In the INVEST model for user stories, N is for Negotiable (and Negotiated). Negotiable hints at several important things about stories:
- The importance of collaboration
- Evolutionary design
- Response to change
Why do firms exist? Why isn't everything done by individuals interacting in a marketplace? Nobel-prize winner Ronald Coase gave this answer: firms reduce the friction of working together.
Working with individuals has costs: you have to find someone to work with, negotiate a contract, monitor performance carefully–and all these have a higher overhead compared to working with someone in the same firm. In effect, a company creates a zone where people can act in a higher-trust way (which often yields better results at a lower cost).
The same dynamic, of course, plays out in software teams; teams that can act from trust and goodwill expect better results. Negotiable features take advantage of that trust: people can work together, share ideas, and jointly own the result.
High-level stories, written from the perspective of the actors that use the system, define capabilities of the system without over-constraining the implementation approach. This reflects a classic goal for requirements: specify what, not how. (Admittedly, the motto is better-loved than the practice.)
Consider an example: an online bookstore. (This is a company that sells stories and information printed onto pieces of paper, in a package known as a "book.") This system may have a requirement "Fulfillment sends book and receipt." At this level, we've specified our need but haven't committed to a particular approach. Several implementations are possible:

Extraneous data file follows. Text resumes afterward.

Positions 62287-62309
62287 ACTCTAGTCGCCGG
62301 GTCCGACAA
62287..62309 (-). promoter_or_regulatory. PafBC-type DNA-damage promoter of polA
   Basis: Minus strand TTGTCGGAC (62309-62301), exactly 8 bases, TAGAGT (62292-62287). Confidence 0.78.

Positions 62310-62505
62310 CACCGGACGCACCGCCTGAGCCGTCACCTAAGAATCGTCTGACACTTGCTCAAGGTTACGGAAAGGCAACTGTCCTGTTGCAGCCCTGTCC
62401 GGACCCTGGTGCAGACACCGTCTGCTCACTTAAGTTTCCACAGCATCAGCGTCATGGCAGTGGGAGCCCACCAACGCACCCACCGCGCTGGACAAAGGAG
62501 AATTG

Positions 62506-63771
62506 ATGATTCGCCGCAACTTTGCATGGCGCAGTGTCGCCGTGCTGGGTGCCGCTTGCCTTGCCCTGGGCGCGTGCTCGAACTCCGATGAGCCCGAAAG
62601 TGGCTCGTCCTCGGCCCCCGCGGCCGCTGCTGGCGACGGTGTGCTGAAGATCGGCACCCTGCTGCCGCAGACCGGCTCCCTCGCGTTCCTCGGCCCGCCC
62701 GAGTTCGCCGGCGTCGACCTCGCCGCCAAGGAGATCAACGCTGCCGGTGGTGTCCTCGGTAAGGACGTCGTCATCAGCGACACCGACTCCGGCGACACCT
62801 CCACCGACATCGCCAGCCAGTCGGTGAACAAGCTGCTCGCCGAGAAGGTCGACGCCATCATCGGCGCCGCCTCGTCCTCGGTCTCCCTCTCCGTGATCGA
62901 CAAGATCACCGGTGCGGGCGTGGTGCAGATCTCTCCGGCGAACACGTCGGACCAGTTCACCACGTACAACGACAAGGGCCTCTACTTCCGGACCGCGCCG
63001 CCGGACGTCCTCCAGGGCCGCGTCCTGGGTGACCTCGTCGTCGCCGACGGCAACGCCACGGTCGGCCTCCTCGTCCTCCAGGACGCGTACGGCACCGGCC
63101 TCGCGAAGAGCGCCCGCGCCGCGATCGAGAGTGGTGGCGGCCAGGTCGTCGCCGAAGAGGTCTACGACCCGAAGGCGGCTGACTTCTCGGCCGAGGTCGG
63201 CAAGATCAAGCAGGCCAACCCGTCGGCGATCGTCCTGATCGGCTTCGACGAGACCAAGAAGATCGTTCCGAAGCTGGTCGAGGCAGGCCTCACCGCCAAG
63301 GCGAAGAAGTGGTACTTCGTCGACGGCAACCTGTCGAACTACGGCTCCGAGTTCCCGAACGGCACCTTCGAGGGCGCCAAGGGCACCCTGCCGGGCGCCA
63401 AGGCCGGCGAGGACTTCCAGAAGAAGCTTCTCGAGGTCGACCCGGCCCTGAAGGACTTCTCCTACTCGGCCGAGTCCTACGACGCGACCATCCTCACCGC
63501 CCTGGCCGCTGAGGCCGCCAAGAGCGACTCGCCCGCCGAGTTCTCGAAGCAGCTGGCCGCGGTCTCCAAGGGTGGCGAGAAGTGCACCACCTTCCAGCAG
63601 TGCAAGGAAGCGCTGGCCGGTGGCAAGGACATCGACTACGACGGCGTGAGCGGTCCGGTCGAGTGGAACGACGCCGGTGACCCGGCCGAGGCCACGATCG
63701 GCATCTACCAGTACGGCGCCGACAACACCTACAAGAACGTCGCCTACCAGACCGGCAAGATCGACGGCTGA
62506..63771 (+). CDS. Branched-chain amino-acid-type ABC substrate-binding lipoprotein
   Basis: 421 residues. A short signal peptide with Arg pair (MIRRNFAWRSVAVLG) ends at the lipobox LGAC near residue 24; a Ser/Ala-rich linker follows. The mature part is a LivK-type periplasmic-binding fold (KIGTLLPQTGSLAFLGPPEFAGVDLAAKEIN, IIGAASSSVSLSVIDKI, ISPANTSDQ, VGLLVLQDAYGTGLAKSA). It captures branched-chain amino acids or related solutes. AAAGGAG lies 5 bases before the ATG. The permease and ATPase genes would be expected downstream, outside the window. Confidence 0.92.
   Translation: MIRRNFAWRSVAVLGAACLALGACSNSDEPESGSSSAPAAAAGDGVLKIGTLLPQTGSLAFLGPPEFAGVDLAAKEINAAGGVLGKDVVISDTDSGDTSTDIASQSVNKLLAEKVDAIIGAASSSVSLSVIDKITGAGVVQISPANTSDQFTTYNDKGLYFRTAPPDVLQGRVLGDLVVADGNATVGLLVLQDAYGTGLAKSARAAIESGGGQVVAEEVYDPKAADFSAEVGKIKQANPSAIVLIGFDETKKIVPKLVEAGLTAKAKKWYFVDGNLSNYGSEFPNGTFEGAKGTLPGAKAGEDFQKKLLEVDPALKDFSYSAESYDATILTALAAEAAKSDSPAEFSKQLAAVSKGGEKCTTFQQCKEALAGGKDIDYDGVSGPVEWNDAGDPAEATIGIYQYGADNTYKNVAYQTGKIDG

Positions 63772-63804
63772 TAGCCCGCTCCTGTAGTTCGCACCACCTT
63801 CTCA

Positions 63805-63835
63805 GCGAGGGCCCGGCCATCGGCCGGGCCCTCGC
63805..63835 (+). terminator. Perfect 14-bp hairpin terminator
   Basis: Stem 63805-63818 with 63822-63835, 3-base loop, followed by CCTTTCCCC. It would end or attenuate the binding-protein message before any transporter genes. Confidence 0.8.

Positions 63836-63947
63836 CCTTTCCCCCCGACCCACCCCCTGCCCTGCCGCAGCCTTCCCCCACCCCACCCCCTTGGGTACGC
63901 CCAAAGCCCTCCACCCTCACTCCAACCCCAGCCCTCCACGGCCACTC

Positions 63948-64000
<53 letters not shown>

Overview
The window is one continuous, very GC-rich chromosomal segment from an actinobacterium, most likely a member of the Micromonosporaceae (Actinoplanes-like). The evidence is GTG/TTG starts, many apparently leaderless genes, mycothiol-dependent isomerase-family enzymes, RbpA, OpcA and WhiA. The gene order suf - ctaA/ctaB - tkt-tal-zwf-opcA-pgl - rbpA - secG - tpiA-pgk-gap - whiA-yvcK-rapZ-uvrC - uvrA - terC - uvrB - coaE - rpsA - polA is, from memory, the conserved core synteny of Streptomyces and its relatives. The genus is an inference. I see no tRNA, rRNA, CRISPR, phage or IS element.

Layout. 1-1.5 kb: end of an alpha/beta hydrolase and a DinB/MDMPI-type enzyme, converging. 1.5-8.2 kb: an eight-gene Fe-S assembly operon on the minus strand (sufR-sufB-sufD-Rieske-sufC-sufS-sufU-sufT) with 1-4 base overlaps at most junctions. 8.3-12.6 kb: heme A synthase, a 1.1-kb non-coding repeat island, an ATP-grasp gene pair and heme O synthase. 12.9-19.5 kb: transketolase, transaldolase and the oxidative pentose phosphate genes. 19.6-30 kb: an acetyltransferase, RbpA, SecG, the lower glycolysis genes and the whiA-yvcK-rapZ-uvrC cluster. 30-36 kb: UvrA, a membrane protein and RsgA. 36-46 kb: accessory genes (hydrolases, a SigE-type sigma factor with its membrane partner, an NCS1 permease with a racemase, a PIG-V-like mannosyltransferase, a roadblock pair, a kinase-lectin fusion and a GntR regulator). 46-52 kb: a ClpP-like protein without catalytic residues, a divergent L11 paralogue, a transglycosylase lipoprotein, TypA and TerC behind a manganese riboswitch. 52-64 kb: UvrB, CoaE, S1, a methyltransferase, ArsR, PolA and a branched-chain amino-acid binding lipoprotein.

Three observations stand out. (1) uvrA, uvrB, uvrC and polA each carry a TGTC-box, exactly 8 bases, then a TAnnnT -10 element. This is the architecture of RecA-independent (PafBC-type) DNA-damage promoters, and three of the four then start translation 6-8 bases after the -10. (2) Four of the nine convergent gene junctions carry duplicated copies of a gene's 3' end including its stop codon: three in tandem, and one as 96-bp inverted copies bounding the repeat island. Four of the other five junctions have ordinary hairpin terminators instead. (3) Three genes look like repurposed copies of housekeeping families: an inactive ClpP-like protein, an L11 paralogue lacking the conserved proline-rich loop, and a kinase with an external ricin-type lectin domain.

- A fulfillment clerk gets a note telling which items to send, picks them off the shelf, writes a receipt by hand, packages everything, and takes the accumulated packages to the delivery store every day.
- The system generates a list of items to package, sorted by (warehouse) aisle and customer. A clerk takes this "pick list" and pushes a cart through the warehouse, picking up the items called for. A different clerk prints labels and receipts, packages the items, and leaves them where a shipper will pick them up.
- Items are pre-packaged and stored on smart shelves (related to the routing systems used for baggage at large airports). The shelves send the item to a labeler machine, which sends them to a sorter that crates them by zip code, for the shipper to pick up.
Each of these approaches fulfills the requirement. (They vary in their non-functional characteristics, cost, etc.)
By keeping the story at a higher level, we leave room to negotiate: to work out a solution that takes everything into account as best we can. We can create a path that lets us evolve our solution, from basic to advanced form.
Waterfall development is sometimes described as "throw it over the wall": create a "perfect" description of a solution, feed it to one team for design, another for implementation, another for testing, and so on, with no real feedback between teams. But this approach assumes that you can not only correctly identify problems and solutions, but also communicate these in exactly the right way to trigger the right behavior in others.
Some projects can work with this approach, or at least come close enough. But others are addressing "wicked problems" where any solution affects the perceived requirements in unpredictable ways. Our only hope in these situations is to intervene in some way, get feedback, and go from there.
Some teams can (or try to) create a big static backlog at the start of a project, then measure burndown until those items are all done. But this doesn't work well when feedback is needed.
Negotiable stories help even in ambiguous situations; we can work with high-level descriptions early, and build details as we go. By starting with stories at a high level, expanding details as necessary, and leaving room to adjust as we learn more, we can more easily evolve to a solution that balances all our needs.